Middling Way

October 16th, 2017

For centuries, the Anglican Church has been proud to see itself as the via media–the “middle way” between the Roman Catholic Church on the one hand and the Protestant churches on the other hand.

We have hoped that are unique traditional structure and our freedom of thought might even combine the best of both worlds. In any case, we want to be a meeting ground where other Christians could gather.

And it is true that we are probably the most diverse church body in Christendom. For example, we have within our communion conservative and liberal Evangelicals, conservative and liberal Anglo-Catholics, and extremely liberal and traditionalist Broad Church Christians.

Unfortunately, these factions seem far apart–though maybe less so than five years ago (the current Archbishop of Canterbury seems to have lowered the temperature of the conflicts.) Nevertheless, at this moment we are all still together. At this moment, we still represent a middle way. —J. Douglas Ousley


Carrying On

October 10th, 2017

Now being discussed is a federal law that would essentially make it legal to carry weapons in every state. Someone with an “open” or “concealed carry” permit valid in one state would be able to bear his weapon in every other state.

The value of this proposed law is not entirely clear to me. Even if the 22,000 concertgoers in Las Vegas had been armed, it’s not clear how effective they would have been in shooting back at the sniper on the 32nd floor. Even an armed security guard at his door apparently couldn’t stop the man. Moreover, carrying weapons increases the chances of suicide and escalating quarrels.

I recognize that the Second Amendment is not about to be repealed. I know clergy who own weapons for hunting and I have friends who have pistols for personal protection in their homes.

But carry permits–open or concealed–are surely superfluous for the vast majority of Americans. —J. Douglas Ousley


More or Less Christian

October 2nd, 2017

A friend recently gave me a book of essays that he had edited on various early Church historical topics. One essay noted that in a homily, the church father Origen “distinguishes within Christ’s army the front-line troops who fight Satan hand to hand and the many camp followers who support the combat forces but do little or no fighting themselves.”

This is a useful distinction. Many “camp followers” simply don’t have the time to attend church every Sunday, serve on committees, observe feast and fast days, offer private prayers, and so on. They might be able to do some of these things, but they are more than willing to support the “front-line troops.” (We might call the latter, “the pillars of the church.”)

If all the camp followers went to church every Sunday, most of our churches would be packed! As it is, we should be grateful for whatever support we get, including support from those who have neither the time nor the inspiration to fight on the front lines. —J. Douglas Ousley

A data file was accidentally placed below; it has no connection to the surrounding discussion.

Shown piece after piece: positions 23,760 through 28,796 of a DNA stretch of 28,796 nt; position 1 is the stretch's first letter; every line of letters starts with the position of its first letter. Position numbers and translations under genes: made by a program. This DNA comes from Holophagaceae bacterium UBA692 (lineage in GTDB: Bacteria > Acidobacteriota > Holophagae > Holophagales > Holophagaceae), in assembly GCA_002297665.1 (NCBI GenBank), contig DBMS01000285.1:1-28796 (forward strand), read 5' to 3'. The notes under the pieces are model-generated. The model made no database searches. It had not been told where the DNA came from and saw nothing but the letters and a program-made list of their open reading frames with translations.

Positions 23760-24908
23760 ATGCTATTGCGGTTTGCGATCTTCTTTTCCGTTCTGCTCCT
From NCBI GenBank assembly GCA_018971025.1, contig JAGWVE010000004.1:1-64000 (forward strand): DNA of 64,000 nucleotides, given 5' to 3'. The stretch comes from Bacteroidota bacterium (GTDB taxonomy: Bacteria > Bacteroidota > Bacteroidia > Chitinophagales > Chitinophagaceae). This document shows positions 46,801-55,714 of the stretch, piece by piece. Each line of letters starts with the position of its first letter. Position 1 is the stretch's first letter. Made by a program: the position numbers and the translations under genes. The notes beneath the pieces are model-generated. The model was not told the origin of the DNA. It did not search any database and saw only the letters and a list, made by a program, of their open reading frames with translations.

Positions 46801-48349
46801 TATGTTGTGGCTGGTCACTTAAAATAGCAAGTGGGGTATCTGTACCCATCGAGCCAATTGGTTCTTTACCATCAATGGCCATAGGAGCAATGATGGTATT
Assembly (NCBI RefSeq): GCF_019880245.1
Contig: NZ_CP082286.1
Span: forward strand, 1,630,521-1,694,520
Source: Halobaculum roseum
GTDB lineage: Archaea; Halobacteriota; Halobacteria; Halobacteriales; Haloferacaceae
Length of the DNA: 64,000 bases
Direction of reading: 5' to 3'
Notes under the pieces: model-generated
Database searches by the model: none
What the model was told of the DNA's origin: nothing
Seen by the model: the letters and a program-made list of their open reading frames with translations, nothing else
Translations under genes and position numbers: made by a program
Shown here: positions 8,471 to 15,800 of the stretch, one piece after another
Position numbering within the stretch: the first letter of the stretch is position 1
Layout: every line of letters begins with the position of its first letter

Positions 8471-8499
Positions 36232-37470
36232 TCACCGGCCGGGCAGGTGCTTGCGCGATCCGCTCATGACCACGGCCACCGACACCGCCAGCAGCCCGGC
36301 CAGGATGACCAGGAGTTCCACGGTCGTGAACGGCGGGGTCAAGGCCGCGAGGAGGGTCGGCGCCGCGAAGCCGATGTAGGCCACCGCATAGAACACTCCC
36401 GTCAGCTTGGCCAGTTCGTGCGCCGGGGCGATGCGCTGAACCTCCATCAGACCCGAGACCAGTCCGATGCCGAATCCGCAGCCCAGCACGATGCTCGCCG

Stability

September 27th, 2017

Many monks and nuns offer a lesser-known vow in addition to their commitments to poverty, chastity, and obedience. The vow is “stability.” The monastic promises to remain with his order in a given monastery or convent for the rest of his or her life–unless for some reason the head of the order requires relocation.

In our age where the average American changes job or residence every few years, stability is rare. Indeed, for many people, it may be impossible. In the Methodist Church, for example, clergy are usually moved every seven years by their supervisors.

There is certainly a value in change–a new home can be invigorating, a new job can be stimulating. But when one feels called to stability, it can be a blessing to one’s soul and to others around you. Speaking as one completing his 33rd year in the same job and home, I appreciate this blessing! —J. Douglas Ousley


The Gathering Storm

September 20th, 2017

Hurricanes are bad enough. Imagine them arriving before all the modern ways of forecasting the weather were available.

A hundred years ago, people might have had at best a few hours warning that a powerful storm was on the way. They couldn’t board up their windows, much less evacuate. I remember my grandfather talking about the arrival of the Hurricane of 1938 and how it came without warning to his orchard in Massachusetts.

Yet with all our technology, we still can’t control the weather. As Jesus remarked, “The rain falls on the just and the unjust alike.” So the theological lesson is clear: we don’t have ultimate control over our lives. Only God has that control, and his own influence over the world remains mysterious (he doesn’t save everyone from storms, for example.)

No wonder then that religion requires a lot of effort on our part to discern the workings of the Holy Spirit in our lives. And no wonder that much of the labor of religion is prayer. —J. Douglas Ousley


Stability

September 6th, 2017